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Demographics Shift: More Hospitalized COVID-19 Patients Are Young Adults


On this day when we may learn that mask requirements are loosening across the United States as more and more people are vaccinated, we should recall that COVID still is spread widely. About 40,000 people are in the hospital in this country for COVID, and it's hitting young and middle age adults the hardest. Will Stone reports.

WILL STONE, BYLINE: The pandemic is far from over inside Dr. Vishnu Chundi's hospital in Chicago. It's not as crowded as during the winter, but the patients are still quite ill, and they're younger.

VISHNU CHUNDI: Now, we're seeing people in their 30s, 40s, 50s. Most of them make it. Some do not. I just lost a 32-year-old, you know, with two children, and it's heartbreaking.

STONE: Chundi leads the COVID-19 task force at the Chicago Medical Society. He says it's a clear demographic shift among his patients, propelled in part by dangerous variants. The most prominent is the B.1.1.7, first identified in the U.K.

CHUNDI: I mean, we know it's about 60% more infective and also causes a lot more illness.

STONE: There's strong evidence that all three vaccines being used in the U.S. offer good protection against the U.K. variant. At hospitals run by the University of Colorado, Dr. Michelle Barron says the median age of COVID patients has dropped by more than a decade. It's now people in their late 40s.

MICHELLE BARRON: A lot of them are requiring ICU care, whereas before, a lot of them were more so just on the floor and still requiring hospitalization but not quite as sick.

STONE: Nationally, the share of 18- to 49-year-olds in the hospital for COVID has grown about 50% since early February. It's the opposite for people 65 and older. That's no surprise. Older adults got vaccines ahead of most younger people. Judith Malmgren, an epidemiologist at the University of Washington, says younger people also account for the most new infections.

JUDITH MALMGREN: That reservoir of disease exists. When that fills up, gets bigger and fatter, it spills out into the rest of society.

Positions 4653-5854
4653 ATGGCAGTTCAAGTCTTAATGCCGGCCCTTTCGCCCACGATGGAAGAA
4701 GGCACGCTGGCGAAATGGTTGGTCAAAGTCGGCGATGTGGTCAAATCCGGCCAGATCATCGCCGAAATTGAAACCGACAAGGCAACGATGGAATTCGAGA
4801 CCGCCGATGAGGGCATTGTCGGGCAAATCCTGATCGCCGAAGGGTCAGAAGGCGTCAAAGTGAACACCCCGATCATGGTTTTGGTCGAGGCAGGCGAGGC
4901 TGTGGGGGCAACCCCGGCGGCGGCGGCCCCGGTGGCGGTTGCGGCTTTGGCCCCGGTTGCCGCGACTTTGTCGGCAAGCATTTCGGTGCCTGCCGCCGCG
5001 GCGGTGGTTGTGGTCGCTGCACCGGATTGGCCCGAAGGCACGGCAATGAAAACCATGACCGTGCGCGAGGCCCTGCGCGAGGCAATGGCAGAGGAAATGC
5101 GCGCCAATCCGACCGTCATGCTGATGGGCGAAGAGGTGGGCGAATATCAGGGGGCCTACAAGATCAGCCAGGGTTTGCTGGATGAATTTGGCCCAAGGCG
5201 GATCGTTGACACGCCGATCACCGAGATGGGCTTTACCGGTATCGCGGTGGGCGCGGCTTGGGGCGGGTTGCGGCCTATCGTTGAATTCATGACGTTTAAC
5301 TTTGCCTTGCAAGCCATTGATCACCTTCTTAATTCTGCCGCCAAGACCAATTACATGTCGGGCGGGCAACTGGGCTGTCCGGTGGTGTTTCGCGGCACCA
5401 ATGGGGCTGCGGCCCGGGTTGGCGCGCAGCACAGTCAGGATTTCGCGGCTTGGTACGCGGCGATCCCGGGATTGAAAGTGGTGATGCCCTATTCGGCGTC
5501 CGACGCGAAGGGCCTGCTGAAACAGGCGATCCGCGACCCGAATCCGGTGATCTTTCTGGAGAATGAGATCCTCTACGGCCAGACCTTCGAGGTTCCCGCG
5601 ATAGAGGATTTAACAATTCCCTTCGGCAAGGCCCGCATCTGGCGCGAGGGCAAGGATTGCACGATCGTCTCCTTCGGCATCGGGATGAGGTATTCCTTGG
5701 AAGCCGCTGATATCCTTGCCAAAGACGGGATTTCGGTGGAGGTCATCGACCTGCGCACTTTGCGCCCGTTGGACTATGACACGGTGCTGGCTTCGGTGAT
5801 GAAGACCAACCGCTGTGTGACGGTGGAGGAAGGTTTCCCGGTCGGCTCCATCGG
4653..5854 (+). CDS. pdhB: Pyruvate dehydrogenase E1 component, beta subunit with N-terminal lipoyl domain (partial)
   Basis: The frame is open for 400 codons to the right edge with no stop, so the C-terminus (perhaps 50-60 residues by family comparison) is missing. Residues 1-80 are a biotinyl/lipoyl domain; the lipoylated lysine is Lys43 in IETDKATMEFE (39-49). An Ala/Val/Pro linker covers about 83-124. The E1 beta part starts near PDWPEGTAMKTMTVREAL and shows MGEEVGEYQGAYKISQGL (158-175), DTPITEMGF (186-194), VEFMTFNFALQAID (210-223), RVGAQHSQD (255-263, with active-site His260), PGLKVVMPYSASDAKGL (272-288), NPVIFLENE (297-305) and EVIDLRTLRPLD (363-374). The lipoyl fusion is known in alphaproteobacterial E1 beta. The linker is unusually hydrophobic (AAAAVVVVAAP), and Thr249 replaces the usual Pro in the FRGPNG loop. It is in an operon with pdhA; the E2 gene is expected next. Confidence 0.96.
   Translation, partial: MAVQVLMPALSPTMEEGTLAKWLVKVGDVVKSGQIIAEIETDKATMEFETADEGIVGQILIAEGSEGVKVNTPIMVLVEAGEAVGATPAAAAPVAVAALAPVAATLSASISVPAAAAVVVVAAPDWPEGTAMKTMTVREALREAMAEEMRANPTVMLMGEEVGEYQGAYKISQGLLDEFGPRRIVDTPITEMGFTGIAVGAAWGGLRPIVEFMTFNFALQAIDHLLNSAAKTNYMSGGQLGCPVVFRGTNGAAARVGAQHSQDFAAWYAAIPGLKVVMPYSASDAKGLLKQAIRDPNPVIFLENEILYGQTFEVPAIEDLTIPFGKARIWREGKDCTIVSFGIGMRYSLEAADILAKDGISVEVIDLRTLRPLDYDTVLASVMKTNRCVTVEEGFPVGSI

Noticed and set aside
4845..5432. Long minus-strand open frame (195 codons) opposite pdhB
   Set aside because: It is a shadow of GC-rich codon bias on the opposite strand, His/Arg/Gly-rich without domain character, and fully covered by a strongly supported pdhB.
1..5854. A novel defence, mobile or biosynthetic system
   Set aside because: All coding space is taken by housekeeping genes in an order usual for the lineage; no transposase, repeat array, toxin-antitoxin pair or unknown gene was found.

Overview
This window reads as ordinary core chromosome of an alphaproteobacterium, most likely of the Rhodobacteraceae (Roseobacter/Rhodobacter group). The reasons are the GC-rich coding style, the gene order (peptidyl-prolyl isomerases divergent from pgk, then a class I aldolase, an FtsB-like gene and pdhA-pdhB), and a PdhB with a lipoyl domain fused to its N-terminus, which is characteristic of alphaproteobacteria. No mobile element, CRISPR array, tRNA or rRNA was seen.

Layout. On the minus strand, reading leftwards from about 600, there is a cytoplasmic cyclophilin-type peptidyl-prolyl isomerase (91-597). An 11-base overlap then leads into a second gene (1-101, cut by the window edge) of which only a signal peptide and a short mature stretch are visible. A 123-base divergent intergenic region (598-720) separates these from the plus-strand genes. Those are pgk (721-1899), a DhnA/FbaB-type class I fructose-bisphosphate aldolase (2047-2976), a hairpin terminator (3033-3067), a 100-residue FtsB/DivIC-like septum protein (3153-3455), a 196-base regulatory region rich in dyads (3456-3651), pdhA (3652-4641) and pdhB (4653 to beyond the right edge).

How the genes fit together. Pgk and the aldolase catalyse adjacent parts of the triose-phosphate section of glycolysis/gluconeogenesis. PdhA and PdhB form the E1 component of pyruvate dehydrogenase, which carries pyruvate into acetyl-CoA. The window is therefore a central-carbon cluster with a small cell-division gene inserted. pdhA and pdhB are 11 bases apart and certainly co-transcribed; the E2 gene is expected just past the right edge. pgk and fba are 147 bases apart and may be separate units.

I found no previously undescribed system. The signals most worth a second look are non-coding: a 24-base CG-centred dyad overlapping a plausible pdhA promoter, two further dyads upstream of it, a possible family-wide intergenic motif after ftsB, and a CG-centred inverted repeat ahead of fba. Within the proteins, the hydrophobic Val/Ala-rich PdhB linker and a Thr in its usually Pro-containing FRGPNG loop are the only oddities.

STONE: A society that is not near herd immunity yet, where many people are still vulnerable. It was only April 19 when all adults in America became eligible for vaccines, although in some states, that happened sooner. But some recent national polls indicate more than a third of adults in their 20s and early 30s haven't made a plan to get the vaccine. Malmgren says the public health messaging to this age group around the new variants needs to be much stronger.

MALMGREN: We're in a whole different ballgame now, so you need to stop thinking, I'm not going to be bothered by this, or I'm not going to be affected, 'cause you are.

STONE: And in some recent hot spots like Michigan, more children are also catching the virus. Last month, Julie Cohn and her family, who live in New Jersey, lightened up on their COVID-19 precautions. Cohn let her 12-year-old son play in the semifinals of his basketball league, this time without a K95 mask.

JULIE COHN: My son and two other children on that basketball team contracted COVID at that game.

STONE: Five days later, her other son was infected, and soon, so was Cohn.

COHN: I was really sick - lot of digestive issues and just my whole body hurt, and the only thing that felt good was drinking water and laying in bed.

STONE: Cohn is not only 43 and healthy, but she was also more than 30 days out from her second COVID shot, which makes her a rare breakthrough case.

COHN: I think I learned the hard way, which is when infectious disease experts said to you they're not changing their lifestyle until they see the number of cases in their community drop, I would follow that.

STONE: Now, she and her son need specialized care for post-COVID symptoms at a time when, like so many Americans, they hoped to begin putting the pandemic behind them.

For NPR News, I'm Will Stone.

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Will Stone is a former reporter at KUNR Public Radio.
Will Stone
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